Sunday, 31 July 2011

31st July 2011 Report

Cloudy conditions and sunshine were with us all week with only 1.5mm of rain, hardly worth mentioning! The overnight temperatures were slightly warmer this week, the lowest being 11.1ºc overnight and highest 22ºc during the day.

Another good week for numbers of bird species with 106 seen and a further 5 heard. Reptiles and mammals were 20 which was pretty good as frog numbers were well down with the dry weather. The weeks bird list is on the Eremaea Birds website.

The first Metallic Starling were seen for the season when 3 flew over the entrance to the Lodge on the 26th July heading towards Geraghty Park, they normally arrive in August, however they arrived on 11th July last year which was the earliest we have in six years. Welcome back!

Metallic Starling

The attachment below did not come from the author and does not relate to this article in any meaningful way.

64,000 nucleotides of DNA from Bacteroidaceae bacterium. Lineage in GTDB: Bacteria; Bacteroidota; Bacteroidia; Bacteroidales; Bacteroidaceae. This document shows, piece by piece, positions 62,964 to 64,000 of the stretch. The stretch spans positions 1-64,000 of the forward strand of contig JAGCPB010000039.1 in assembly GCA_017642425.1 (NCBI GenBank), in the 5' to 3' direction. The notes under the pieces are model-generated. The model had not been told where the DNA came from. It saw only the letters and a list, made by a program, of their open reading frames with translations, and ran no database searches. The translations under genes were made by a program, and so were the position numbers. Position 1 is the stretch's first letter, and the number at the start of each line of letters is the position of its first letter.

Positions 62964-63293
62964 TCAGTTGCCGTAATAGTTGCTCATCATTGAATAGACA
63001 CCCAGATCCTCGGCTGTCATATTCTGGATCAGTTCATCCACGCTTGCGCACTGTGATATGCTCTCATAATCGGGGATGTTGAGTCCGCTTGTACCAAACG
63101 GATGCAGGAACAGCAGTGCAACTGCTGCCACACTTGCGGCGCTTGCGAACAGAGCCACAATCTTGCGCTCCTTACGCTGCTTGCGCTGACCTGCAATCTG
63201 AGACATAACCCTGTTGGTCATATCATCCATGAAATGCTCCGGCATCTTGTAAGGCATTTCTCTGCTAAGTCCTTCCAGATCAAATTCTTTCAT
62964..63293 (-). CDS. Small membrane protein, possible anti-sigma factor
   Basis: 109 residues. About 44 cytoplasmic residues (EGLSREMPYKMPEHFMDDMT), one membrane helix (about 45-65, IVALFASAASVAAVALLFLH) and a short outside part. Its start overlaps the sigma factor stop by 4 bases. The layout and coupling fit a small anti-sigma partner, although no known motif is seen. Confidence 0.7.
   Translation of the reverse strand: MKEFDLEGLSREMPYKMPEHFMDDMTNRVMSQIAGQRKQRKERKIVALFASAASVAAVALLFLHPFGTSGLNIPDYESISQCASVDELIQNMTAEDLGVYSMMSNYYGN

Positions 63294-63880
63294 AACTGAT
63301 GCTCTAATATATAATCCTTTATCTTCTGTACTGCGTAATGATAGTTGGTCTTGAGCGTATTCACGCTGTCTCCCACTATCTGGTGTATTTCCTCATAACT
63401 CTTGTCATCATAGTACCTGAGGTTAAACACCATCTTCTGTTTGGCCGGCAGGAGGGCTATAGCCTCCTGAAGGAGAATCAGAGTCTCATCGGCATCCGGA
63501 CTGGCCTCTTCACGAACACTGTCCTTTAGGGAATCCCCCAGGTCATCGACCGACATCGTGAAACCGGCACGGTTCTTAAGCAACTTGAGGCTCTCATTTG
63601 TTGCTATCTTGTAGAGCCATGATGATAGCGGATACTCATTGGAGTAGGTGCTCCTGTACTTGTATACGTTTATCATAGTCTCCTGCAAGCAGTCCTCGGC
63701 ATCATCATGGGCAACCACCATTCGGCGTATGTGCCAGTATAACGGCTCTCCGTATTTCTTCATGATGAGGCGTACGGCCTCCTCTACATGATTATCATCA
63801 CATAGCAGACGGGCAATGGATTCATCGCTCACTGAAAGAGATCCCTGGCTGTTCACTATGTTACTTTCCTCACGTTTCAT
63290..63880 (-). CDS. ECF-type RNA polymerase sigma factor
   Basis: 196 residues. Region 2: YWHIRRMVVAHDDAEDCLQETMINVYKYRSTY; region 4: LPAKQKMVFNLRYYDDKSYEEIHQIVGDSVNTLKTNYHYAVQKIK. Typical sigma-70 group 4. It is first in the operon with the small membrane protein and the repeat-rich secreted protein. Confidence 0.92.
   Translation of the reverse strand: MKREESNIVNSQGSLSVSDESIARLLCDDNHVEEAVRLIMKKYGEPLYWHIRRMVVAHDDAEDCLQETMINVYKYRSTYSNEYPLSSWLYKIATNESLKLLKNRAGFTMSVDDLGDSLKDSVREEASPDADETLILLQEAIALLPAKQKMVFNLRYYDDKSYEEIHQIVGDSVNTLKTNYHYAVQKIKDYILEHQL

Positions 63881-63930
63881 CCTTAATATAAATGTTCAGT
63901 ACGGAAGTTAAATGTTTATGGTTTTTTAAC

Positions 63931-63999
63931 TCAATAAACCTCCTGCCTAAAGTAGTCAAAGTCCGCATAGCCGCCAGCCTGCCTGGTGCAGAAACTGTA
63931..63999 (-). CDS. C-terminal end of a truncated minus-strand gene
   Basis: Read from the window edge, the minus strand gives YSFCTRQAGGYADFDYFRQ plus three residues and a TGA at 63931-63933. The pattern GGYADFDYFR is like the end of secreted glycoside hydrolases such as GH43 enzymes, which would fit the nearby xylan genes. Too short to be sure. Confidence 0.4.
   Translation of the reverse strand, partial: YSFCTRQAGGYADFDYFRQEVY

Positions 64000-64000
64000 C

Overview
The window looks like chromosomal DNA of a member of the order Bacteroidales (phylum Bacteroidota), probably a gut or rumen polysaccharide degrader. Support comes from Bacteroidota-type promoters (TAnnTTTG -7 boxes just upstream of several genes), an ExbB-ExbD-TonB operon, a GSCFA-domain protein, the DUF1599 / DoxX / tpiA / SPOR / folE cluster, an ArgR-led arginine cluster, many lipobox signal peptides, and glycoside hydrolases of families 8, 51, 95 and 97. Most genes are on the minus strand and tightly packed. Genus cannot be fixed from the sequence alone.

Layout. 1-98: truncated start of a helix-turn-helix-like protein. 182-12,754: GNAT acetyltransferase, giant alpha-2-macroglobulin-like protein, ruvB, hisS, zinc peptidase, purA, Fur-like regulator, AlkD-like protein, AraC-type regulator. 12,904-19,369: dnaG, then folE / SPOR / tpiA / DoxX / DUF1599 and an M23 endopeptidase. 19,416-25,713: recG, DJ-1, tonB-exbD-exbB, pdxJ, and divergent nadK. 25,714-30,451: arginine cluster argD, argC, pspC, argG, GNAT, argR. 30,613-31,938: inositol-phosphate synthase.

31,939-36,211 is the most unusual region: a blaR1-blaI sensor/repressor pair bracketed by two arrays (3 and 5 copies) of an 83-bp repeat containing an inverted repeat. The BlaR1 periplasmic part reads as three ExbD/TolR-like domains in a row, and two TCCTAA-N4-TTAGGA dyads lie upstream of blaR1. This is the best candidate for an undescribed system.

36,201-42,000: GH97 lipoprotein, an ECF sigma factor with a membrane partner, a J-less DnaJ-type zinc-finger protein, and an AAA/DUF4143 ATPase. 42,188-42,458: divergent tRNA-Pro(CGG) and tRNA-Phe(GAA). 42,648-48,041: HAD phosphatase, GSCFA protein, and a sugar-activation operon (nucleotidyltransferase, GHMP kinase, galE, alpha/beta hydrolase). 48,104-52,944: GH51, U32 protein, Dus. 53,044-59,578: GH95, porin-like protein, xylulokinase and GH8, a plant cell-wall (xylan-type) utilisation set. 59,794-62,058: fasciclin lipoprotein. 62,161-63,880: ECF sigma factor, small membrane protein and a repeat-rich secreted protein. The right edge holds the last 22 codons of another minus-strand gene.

McDougall Road Lagoons again turned up the waterbirds with three Cotton Pygmy-goose present at the beginning, then they disappeared until the end of the week when a male and female were seen. Magpie Goose moved in and were probably the same ones reported previously in a nearby swamp which is drying up. Wandering Whistling-Duck, Green Pygmy-goose, Hardhead and Australasian Grebe were in the lagoons in small numbers. Brown Cuckoo-Dove numbers were increasing during the week due to the availability of a few more fruiting trees and we still only have 2-3 Emerald Dove around the Lodge grounds where we normally have 10-20. Wompoo and Superb Fruit-Dove were both heard but not seen. Our female Papuan Frogmouth has been behaving this week and could be found roosting in the same place for most of the week. Australian Owlet-nightjar was seen several times peering out of its daytime roost but not calling this week. A Black-necked Stork was soaring over the cane field behind the Mt. Kooyong nursing home one afternoon and a single Intermediate Egret was flying over Geraghty Park. Cattle Egret numbers have increased dramatically at their roost site along McDougall Road with over 2000 counted one night, quite a spectacle seeing them coming in to roost.